There is a belief that spending eight hours almost every day without physical activity is uniquely unique to developed and contemporary Western societies. However, as a recent study published in the Proceedings of the National Academy of Sciences points out , it actually seems that it is a habit that already existed in ancient hunter-gatherer societies , and this could put in It questions many of the beliefs we hold about human evolution and about the health problems derived from this inactivity.
And it is that, apparently, the problem could lie not so much in spending that amount of time in rest (physical, at least) but in the way we do it today, in the context of developed countries.
In contradiction to evolution
In fact, the very idea that prolonged rest is bad for our health conflicts with our understanding of evolutionary mechanisms. In particular, and as the authors of the article collect, it has been observed that natural selection tends to favor strategies that require less energy expenditure (which includes rest). And, even so, there is a lot of scientific literature that finds correlations between the time that people spend sitting each day and problems such as excessively high cholesterol levels, cardiovascular diseases or diabetes, sometimes regardless of the physical exercise that is carried out during the rest of the day.
Therefore, this group of researchers decided to investigate the evolutionary context of physical activity in human development.
To this end, they looked to the Hadza tribe of Tanzania, a society that continues to be essentially hunter-gatherer to this day. It is a people that enjoys excellent cardiovascular health (which includes blood pressure, cholesterol levels and the incidence of coronary heart disease) but which, curiously (and although their way of life is very active) seems to pass a high number of hours at rest.
How the Hadza sit
Specifically, the scientists asked a group of Hadza to wear devices for a week that measured the time they were doing some physical activity. And what they discovered is that, on average, they spend no more and no less than ten waking hours a day on rest. A figure that, they point out, is very similar to that observed with similar methodologies in the developed world.
Taking this information into account, they decided to study, instead, the way in which they carry out this rest.
To do this, they observed them for several days, taking extensive notes on what they were doing. And they found that, although they sometimes sit on the floor as well, a good fraction of that resting time (about 20%) is spent in a position much less common in Western societies: squatting.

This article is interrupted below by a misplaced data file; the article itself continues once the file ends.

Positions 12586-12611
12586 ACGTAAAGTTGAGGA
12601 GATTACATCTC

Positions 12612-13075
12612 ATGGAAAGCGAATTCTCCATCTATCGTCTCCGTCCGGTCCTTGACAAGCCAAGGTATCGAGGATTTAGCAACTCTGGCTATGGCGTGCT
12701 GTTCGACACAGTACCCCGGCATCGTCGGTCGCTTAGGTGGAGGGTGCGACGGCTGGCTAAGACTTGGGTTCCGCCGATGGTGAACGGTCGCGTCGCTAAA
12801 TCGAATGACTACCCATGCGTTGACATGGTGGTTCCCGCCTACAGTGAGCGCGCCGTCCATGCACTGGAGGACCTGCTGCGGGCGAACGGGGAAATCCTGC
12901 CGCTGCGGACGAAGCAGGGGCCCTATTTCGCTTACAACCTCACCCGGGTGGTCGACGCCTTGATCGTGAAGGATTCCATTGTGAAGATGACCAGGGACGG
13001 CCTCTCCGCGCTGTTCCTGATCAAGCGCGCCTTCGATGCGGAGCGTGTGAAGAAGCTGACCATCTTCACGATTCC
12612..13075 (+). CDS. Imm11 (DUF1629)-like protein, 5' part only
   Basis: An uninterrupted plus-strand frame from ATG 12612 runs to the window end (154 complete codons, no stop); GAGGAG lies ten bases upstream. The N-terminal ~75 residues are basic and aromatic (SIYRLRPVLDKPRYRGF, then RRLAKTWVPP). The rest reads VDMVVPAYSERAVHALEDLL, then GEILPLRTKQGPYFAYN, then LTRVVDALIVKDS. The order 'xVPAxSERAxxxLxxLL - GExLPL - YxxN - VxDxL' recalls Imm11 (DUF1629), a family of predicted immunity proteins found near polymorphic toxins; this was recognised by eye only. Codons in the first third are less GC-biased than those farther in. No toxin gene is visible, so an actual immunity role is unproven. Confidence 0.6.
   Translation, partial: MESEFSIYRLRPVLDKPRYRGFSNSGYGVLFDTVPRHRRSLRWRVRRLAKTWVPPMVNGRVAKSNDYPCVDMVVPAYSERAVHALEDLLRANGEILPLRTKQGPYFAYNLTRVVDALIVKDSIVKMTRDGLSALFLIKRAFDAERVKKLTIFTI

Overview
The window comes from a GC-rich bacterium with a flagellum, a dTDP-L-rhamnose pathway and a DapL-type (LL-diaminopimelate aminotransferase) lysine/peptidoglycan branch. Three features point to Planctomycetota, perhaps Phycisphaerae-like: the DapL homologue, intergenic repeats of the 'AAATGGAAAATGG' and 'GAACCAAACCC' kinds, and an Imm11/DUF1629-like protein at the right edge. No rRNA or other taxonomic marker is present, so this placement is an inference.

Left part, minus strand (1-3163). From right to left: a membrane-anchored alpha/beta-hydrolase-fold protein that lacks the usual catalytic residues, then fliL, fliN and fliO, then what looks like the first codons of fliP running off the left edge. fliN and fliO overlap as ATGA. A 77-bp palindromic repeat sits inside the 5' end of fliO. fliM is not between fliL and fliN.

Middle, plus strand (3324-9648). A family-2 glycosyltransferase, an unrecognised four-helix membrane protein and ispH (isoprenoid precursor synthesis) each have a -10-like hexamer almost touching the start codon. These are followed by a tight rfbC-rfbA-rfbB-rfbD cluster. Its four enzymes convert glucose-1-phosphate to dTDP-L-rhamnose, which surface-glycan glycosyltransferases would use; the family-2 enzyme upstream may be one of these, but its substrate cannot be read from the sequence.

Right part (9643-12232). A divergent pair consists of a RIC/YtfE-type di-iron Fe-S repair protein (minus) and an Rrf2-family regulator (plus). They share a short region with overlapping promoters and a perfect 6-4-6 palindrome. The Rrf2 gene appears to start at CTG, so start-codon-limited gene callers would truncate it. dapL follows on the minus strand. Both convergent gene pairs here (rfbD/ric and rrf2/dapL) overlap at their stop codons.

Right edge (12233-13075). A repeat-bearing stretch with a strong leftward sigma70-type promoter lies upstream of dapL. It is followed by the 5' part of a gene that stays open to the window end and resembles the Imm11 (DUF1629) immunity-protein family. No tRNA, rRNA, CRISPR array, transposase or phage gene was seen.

The advantages of squats
This finding has many important implications . Specifically, because when squatting, the muscles of the legs contract much more often than when sitting.
In turn, these contractions make it easier for the tissues to produce certain enzymes necessary for the processing of fats. Thus, a significantly lower presence of these enzymes could explain the accumulation of cholesterol, with serious effects on cardiovascular health.
In other words, according to the researchers, more than resting time, what could go against our evolutionary physiology is muscular inactivity, since it seems that our body is adapted to a consistent level of muscular activity even during rest. .
According to this idea, changing the chair to squatting during a significant portion of our waking time (in which we are not doing physical activities) could lead to a significant improvement in our cardiovascular health.
Some limitations of the study
It should be noted that, although this research offers a possible explanation for the proven relationship between spending long periods of time sitting and certain harmful effects on our health, it cannot be considered absolute evidence and should be taken with caution.
Particularly because the chain of causality it presents is not empirically verified according to the scientific method, something for which further work in this regard would be necessary.
In addition, there are other important variables that have not been taken into account and that could significantly influence the result. For example, the effects on the body of the intense physical activity that the members of the Hadza tribe engage in on a regular basis have not been separated from those caused by the time they spend at rest, nor has their diet or body composition been studied.
The objective, however, is another. As they affirm, what has been sought here is to gain knowledge about the evolutionary history of the human being. And, in addition, lead us to reconsider the time we spend with hardly any muscle activity. Perhaps, for this reason, it may be a good idea to get into the habit of standing, or even squatting, in those hours that we normally spend sitting.